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i keep seeing various weights anybody know an acurate weight for a complete ready to run manual 6bt with oil and water (ok the water is hard to measure but if you know the capacity its easy)

sorry if this is old news but anybody really know?
 

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You're not going to get an absolute "it weighs this" due to all the variables involved.

Even the Cummins service manual gives a weight range due to the differences between various CPLs, showing the DRY weight of the 6BT as 855-905 LB. Oh, and that's less flywheel and electrics.

Personally, I'd assume the higher number as a starting point.

Then you can do the math to add on everything else to figure what your "running" weight may be. While some things will be the same from one setup to another, coolant would be a prime example of "it depends", as the radiator you use will have a big influence on how much coolant weight is involved.

And don't forget all the other "weight gain" areas involved with swapping one of these into something that may not have had a 6BT in it before, such as a different transmission, frame modifications, dual batteries, and the like.
 

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Figure on a conservative approximate minimum starting weight of around 1,000 lbs. 900 + 60 for a standard shift flywheel and at least another 50+ for the vacuum pump, power steering pump, starter, alternator, required bracketed supports, oil, clutch assembly, and coolant.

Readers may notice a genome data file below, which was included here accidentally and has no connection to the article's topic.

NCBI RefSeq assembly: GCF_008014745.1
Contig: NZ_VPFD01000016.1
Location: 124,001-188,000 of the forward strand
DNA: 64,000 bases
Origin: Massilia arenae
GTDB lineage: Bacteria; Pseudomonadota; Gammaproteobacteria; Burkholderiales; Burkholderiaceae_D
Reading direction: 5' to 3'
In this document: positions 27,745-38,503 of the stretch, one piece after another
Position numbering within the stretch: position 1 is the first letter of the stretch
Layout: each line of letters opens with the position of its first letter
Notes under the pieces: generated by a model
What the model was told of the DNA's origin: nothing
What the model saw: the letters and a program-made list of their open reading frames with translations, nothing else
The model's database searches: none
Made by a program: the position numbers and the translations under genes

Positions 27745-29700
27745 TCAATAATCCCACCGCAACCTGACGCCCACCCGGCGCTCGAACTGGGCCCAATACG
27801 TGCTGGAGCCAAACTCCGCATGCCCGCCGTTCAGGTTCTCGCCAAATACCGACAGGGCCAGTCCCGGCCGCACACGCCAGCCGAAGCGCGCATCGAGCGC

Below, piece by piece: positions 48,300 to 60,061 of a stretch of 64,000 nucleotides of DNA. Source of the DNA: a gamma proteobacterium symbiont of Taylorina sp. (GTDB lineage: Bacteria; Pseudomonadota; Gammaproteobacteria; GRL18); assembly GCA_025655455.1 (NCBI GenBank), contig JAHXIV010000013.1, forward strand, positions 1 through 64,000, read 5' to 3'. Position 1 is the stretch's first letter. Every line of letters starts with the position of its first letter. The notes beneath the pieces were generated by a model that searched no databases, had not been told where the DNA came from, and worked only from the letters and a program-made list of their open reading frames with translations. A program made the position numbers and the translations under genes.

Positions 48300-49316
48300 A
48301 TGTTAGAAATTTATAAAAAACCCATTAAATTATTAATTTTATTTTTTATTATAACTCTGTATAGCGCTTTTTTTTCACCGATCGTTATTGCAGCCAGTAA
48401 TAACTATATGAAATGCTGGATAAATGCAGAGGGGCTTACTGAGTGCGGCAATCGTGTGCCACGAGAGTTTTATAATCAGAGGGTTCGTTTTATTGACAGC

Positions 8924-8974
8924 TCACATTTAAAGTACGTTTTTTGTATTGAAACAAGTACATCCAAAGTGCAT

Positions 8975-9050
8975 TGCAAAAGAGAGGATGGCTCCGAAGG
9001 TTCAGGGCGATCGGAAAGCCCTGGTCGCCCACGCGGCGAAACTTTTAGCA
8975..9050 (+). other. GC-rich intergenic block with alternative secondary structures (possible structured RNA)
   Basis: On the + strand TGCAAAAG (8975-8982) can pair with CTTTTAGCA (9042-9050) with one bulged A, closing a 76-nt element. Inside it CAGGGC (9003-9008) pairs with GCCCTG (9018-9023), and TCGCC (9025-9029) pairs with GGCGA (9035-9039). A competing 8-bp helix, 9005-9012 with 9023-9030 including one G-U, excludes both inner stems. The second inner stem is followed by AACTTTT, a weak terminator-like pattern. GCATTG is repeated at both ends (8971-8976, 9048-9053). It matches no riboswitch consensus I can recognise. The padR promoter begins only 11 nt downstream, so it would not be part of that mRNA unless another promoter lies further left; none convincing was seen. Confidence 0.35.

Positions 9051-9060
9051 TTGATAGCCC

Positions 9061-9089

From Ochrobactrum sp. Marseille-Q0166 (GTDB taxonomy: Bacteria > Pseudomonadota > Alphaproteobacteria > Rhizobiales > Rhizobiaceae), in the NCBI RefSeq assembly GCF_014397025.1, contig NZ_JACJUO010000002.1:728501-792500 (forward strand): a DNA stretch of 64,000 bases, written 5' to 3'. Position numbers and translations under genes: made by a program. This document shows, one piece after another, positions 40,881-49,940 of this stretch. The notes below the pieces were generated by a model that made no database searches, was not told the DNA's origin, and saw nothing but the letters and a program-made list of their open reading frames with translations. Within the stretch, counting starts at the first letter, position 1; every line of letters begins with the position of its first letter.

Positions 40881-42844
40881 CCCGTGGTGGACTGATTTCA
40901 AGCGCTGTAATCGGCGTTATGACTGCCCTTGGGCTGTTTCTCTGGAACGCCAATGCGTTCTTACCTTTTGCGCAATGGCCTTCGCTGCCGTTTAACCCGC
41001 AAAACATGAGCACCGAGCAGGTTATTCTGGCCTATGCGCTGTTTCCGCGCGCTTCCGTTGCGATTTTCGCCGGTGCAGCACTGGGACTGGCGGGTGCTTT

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Discussion Starter #4
thanks i wasnt bothered about radiator capacity as you say that will varie a lot bewteen type and size. just actual engine capacity and a runnning manual engine. good npoints ref the extra brackets etc to use the motor
why would i need a vacume pump? if its for brakes? i would simply use a common alternator with pump built in theyre very common here.

so if i deduct current engine and parts i would have the ,,extra,, weight and an idea how much would be good to possibly remove e.g batterys in rear of truck ,alloy rad alloy parts where possible maybe a grp hood no inner fenders? anything to get it back down
 

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I weighed my `92 ve pumped 12v with the 47rh adapter plate , flexplate, starter, vacc/power steering pump, a/c compressor, altenator, hx35 turbo, oil filter full of oil, 12 qts oil in the pan, diaphram lift pump, fuel filter, and crew cab`s motor mounts, no fan or fan clutch. grand total= 980 lbs. weighed at the local certified scale, at american van lines. an engine with a p7100 injection pump will be about 50 pounds more.
 

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why would i need a vacume pump? if its for brakes? i would simply use a common alternator with pump built in theyre very common here.
You would need the vacuum pump to run the brake booster cannister, power brakes being almost a requirement. Granted, you could convert to a hydraboost setup...but...the most common donor source for 6BT's over here is from Dodge pickups, and all those 6BT's are equipped with a multisection ancillary pump asssembly which consists of a vacuum pump section and a power steering pump section. In other words, the vacuum source is possibly already there for your use if you're using a Dodge donor.

If you're using an air-brake truck donor, then by all means use the alternator/vacuum pump piece; they're not all that common here.

Possible weight-saving: use a single battery, rather than dual.

Eddie
 
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